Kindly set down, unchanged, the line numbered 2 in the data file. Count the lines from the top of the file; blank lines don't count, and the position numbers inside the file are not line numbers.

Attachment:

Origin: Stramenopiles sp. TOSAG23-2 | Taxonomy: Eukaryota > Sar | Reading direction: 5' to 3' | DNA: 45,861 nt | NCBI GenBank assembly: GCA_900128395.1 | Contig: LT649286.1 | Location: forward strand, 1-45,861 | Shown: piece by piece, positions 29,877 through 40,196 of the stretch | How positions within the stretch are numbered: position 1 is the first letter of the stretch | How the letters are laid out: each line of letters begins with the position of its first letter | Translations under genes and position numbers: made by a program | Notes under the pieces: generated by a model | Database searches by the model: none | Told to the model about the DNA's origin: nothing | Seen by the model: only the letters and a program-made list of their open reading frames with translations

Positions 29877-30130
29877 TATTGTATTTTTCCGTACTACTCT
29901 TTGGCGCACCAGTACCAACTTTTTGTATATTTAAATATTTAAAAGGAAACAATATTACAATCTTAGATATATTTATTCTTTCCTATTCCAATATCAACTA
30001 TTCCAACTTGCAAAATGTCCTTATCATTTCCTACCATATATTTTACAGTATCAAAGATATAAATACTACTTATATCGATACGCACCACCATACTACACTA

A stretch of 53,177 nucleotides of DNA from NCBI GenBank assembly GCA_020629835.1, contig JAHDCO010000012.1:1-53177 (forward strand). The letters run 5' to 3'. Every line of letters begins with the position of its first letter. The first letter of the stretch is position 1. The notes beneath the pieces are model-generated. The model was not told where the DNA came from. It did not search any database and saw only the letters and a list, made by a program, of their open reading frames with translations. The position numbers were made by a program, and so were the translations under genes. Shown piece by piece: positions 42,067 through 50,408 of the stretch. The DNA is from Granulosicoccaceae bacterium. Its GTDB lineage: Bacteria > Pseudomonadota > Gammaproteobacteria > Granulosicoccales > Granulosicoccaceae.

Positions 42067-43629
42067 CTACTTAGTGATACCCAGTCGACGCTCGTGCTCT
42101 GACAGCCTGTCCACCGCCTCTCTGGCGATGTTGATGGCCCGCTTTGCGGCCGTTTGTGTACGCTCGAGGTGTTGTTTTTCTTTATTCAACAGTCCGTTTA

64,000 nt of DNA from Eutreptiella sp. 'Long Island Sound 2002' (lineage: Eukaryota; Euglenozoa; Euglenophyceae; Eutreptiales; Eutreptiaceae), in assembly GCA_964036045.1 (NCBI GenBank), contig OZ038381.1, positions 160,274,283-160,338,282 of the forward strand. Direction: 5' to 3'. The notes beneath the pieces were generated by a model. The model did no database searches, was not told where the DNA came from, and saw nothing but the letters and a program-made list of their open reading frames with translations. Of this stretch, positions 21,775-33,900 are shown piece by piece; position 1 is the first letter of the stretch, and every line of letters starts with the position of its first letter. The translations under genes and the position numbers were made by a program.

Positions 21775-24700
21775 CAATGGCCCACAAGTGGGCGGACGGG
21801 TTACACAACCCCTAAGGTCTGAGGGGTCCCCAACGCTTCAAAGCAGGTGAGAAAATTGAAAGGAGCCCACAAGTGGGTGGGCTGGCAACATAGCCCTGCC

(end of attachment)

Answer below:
Positions 29877-30130